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The range of objections lodged by the dissident senators underscored the warring viewpoints within his own party that Mc Connell had to try patching over.

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Mc Connell's failed bill would have left 22 million uninsured by 2026, according to the nonpartisan Congressional Budget Office, a number that many Republicans found unpalatable.Kevin Brady, the House Ways and Means Committee chairman."After years of work, we are moving forward with a unified framework that paves the way for bold, transformational tax reform — tax reform that will bring more jobs, fairer taxes, and bigger paychecks," Brady said in a statement. But this moment marks a major step forward in the process." Key elements are still missing from the plan to avoid early pressure from industry groups and lobbyists.But the vetoed 2015 measure would be even worse, the budget office said last January, producing 32 million additional uninsured people by 2026 - figures that seemed likely to drive a stake into that bill's prospects for passing Congress.That would seem to leave Mc Connell with an option he described last month - negotiating with Senate Minority Leader Chuck Schumer, D-N. That would likely be on a narrower package aimed more at keeping insurers in difficult marketplaces they're either abandoning or imposing rapidly growing premiums."With significant and meaningful tax reform and relief, we will create a fairer system that levels the playing field and extends economic opportunities to American workers, small businesses, and middle-income families." While Republican leaders and the White House want to complete the overhaul by the end of the year, Wall Street and political analysts think it's likelier that a bill could pass by early 2018.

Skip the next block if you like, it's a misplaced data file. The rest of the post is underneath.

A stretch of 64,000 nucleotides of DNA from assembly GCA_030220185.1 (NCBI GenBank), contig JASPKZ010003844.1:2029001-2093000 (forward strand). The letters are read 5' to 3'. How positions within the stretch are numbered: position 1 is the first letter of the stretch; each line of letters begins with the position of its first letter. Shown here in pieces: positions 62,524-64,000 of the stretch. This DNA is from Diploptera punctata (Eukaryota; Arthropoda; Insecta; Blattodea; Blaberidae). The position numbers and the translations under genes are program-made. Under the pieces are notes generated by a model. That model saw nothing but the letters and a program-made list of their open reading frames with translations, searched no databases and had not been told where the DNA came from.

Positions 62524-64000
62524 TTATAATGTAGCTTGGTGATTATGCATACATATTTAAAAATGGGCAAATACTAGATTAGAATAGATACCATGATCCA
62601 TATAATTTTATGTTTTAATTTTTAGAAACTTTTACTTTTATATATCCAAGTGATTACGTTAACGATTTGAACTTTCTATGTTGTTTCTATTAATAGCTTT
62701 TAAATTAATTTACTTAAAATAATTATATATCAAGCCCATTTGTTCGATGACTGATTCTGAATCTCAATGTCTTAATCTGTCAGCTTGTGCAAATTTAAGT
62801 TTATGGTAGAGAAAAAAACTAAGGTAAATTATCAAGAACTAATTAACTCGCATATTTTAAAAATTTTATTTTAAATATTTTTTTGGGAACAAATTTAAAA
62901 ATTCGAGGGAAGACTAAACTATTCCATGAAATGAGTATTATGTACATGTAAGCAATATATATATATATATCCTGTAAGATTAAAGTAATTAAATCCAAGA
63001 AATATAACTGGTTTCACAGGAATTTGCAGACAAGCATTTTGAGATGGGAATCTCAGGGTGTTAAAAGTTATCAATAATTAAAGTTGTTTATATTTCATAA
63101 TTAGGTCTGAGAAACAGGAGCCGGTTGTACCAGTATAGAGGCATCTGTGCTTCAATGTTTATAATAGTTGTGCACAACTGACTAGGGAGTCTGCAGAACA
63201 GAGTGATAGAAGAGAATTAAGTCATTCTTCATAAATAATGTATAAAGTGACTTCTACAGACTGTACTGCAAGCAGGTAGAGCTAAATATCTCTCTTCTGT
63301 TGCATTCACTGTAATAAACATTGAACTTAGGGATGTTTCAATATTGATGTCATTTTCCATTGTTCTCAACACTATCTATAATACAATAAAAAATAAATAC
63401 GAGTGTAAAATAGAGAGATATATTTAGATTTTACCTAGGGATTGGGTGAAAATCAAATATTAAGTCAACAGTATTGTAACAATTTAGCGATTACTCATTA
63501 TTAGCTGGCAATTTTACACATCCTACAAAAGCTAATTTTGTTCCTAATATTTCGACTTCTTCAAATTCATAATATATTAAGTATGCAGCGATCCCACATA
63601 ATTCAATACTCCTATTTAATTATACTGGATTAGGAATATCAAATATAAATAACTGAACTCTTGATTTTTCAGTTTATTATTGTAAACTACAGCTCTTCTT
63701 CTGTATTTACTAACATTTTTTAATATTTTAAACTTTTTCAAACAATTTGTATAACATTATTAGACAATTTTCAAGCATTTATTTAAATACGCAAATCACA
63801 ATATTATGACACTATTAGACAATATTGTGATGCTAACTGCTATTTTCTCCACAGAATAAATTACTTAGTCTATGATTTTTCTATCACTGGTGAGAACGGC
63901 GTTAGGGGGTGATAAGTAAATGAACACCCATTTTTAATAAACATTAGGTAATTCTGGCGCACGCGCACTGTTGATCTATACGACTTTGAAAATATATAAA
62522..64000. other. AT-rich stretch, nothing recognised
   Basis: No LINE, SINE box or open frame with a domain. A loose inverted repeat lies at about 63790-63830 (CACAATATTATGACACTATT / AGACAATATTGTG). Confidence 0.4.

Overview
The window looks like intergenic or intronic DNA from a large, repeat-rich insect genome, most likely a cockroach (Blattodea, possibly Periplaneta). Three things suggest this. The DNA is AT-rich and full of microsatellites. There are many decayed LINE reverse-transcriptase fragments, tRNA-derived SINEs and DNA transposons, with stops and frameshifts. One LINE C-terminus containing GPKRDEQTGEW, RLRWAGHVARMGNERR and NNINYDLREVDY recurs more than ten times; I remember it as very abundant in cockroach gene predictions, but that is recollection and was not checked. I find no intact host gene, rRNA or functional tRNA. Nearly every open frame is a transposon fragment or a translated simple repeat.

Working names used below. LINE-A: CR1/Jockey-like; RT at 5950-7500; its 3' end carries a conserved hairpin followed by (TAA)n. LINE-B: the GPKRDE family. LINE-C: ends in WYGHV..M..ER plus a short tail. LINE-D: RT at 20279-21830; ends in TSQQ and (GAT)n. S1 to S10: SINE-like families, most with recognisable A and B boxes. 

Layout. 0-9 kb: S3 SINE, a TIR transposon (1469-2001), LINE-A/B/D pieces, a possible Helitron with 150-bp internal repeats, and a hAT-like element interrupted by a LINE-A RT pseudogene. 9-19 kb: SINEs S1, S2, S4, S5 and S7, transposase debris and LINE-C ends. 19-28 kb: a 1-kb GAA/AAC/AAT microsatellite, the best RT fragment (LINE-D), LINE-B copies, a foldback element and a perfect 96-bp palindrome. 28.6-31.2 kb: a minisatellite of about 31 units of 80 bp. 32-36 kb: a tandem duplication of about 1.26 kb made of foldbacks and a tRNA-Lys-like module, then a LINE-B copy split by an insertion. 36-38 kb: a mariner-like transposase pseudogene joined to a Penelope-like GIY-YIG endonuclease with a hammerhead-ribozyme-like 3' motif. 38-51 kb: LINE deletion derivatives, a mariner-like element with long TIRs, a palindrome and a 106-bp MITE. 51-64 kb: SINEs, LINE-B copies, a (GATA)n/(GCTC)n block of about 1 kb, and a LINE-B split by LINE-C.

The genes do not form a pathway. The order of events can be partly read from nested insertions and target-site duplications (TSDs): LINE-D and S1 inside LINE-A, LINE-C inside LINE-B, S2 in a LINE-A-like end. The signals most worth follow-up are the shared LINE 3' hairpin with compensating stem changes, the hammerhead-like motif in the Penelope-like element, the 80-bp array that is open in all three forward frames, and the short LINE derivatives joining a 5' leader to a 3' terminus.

The Big Six has been meeting over the past few months to hash out the details of the tax plan.

That despite a determination by Trump, Mc Connell and House Speaker Paul Ryan, R-Wis., to demonstrate that a GOP running the White House and Now, Mc Connell said, the Senate would vote on a measure the GOP-run Congress approved in 2015, only to be vetoed by Obama - a bill repealing much of Obama's statute, with a two-year delay designed to give lawmakers time to enact a replacement.

Trump embraced that idea last month after an initial version of Mc Connell's bill collapsed due under Republican divisions, and did so again late Monday. But the prospects for approving a clean repeal bill followed by work on replacement legislation, even with Trump ready to sign it, seemed shaky.

It rolled back many of the statute's requirements for the policies insurers can sell and eliminated many tax increases that raised money for Obama's expansion to 20 million more people, though it retained the law's tax boosts on high earners.

Besides Lee and Moran, two other GOP senators had previously declared their opposition to Mc Connell's bill: moderate Maine Sen.

The group is Gary Cohn, the National Economic Council director; Steven Mnuchin, the Treasury secretary; Mitch Mc Connell, the Senate majority leader; Sen.